Canada I. A S. Central County Of New Brunswick, drained by the St. John river; area, 1,408 sq. m.; pop. in 1871,24,593, of whom 10,841 were of Irish, 8,279 of English, 2,705 of Scotch, and 1,136 of German descent. It is traversed by the European and North American and the Intercolonial railways. The surface is diversified by a succession of hills, some of which, as the Pisgah, Piccadilla, and Moose hills, rise to a considerable height. The whole county, with its large tracts of intervals and meadow, bays, and rivers, presents a varied and somewhat romantic landscape, and it is one of the best agricultural counties of the province. Iron ore of fine quality is abundant. Coal exists, but has not yet been mined. Limestone and gypsum are plentiful, and there are many mineral springs. Capital, Hampton.
Canada II. A S. W. County Of Nova Scotia, situated on the bay of Fundy and Minas basin; area, 812 sq. m.; pop. in 1871, 21,510, of whom 14,392 were of English, 3,755 of Irish, and 1,841 of Scotch descent. It is traversed by the Windsor and Annapolis railway. The coast line is broken and picturesque, but the borders of the rivers Annapolis, Gaspereaux, Cornwallis, Cunard, Habitant, and Pereau are flat, with large tracts of the richest alluvial deposits. The principal settlements are on those streams and on the route from Halifax to Annapolis. The Cornwallis river will admit steamers of light draft for upward of 20 miles. The soil is fertile, and the county contains iron ore, copper, silver, and slate. Capital, Kent-ville.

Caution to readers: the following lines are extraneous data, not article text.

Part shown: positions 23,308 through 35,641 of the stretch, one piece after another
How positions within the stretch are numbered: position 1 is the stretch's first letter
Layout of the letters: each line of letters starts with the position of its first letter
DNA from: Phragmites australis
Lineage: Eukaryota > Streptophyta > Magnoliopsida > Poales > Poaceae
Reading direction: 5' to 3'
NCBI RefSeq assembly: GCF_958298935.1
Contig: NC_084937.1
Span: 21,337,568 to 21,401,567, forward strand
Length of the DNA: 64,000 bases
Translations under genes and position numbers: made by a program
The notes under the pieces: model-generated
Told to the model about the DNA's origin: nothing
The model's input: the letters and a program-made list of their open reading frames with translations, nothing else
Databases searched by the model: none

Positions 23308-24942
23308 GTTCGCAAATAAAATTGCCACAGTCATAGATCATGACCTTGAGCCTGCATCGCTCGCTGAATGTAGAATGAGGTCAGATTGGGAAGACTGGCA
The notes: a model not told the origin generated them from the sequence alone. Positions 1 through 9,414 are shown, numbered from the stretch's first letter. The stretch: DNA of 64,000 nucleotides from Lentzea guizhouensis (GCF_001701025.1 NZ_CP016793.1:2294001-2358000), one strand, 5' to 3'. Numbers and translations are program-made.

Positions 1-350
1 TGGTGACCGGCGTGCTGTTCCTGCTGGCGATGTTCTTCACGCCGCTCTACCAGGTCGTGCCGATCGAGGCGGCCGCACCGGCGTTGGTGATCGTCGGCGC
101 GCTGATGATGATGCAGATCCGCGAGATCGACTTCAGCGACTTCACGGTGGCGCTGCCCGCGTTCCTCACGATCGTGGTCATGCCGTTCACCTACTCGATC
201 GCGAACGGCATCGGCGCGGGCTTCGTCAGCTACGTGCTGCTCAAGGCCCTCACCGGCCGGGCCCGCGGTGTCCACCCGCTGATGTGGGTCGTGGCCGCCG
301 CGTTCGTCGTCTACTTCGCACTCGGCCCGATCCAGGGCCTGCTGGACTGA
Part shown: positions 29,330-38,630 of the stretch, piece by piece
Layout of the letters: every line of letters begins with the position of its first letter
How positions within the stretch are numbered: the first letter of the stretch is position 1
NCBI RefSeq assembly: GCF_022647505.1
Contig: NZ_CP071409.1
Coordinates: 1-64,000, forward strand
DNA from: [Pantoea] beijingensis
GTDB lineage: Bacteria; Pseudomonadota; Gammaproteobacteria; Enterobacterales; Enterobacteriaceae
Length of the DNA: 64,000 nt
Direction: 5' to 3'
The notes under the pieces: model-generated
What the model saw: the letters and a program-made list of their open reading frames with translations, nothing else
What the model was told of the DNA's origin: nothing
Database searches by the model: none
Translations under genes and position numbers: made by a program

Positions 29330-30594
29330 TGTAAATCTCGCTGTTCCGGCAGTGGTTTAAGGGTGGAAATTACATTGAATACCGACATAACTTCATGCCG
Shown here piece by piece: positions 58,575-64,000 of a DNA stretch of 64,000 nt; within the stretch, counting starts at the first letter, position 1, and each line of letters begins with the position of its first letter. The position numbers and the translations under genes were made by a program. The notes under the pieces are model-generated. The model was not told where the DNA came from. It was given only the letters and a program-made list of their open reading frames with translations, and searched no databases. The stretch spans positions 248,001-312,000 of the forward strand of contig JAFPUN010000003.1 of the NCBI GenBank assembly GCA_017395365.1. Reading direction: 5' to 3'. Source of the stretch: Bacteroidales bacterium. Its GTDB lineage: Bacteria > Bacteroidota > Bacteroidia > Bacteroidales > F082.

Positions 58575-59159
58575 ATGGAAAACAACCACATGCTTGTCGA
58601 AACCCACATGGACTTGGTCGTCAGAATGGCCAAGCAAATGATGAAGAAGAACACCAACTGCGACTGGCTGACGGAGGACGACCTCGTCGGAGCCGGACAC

Canada III. The E. County Of Prince Edward Island; area, 644 sq. m.; pop. in 1871, 23,068. It is traversed by the Prince Edward Island railway. Its coasts are deeply indented by bays and inlets, and lined with settlements. There are also many villages in the interior. Capital, Georgetown.
King's, an inland county of Ireland, in the province of Leinster, bordering on Westmeath, Meath, Kildare, Queen's, Tipperary, Galway, and Roscommon counties; area, 770 sq. m.; pop. in 1871, 75,781. On the south it is somewhat broken by ramifications of the Slieve-bloom mountains, among the principal summits of which are Arderin, 1,733 ft. high, and Carrol hill, 1,584 ft. The principal lakes are Loughs Fin, Boara, Annaghmore, and Pallas. The Shannon, Boyne, Barrow, and Brosna are the largest rivers. The soil is of average fertility, and agriculture is devoted to the usual corn crops. There are few minerals and no important manufactures. The chief towns are Parsonstown and Tullamore.